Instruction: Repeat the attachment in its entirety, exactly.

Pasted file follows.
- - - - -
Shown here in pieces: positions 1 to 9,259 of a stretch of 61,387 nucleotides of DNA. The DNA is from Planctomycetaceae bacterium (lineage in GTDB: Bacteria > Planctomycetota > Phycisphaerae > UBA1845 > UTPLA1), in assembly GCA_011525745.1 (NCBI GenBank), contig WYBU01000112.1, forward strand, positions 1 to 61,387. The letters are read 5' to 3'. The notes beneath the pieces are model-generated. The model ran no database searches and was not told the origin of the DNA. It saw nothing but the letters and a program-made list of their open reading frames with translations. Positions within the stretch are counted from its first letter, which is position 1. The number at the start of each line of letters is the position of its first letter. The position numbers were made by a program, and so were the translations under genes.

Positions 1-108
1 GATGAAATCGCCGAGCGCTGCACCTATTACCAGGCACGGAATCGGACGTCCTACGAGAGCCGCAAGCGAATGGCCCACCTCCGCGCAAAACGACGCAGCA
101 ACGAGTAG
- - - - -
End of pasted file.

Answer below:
Shown here in pieces: positions 1 to 9,259 of a stretch of 61,387 nucleotides of DNA. The DNA is from Planctomycetaceae bacterium (lineage in GTDB: Bacteria > Planctomycetota > Phycisphaerae > UBA1845 > UTPLA1), in assembly GCA_011525745.1 (NCBI GenBank), contig WYBU01000112.1, forward strand, positions 1 to 61,387. The letters are read 5' to 3'. The notes beneath the pieces are model-generated. The model ran no database searches and was not told the origin of the DNA. It saw nothing but the letters and a program-made list of their open reading frames with translations. Positions within the stretch are counted from its first letter, which is position 1. The number at the start of each line of letters is the position of its first letter. The position numbers were made by a program, and so were the translations under genes.

Positions 1-108
1 GATGAAATCGCCGAGCGCTGCACCTATTACCAGGCACGGAATCGGACGTCCTACGAGAGCCGCAAGCGAATGGCCCACCTCCGCGCAAAACGACGCAGCA
101 ACGAGTAG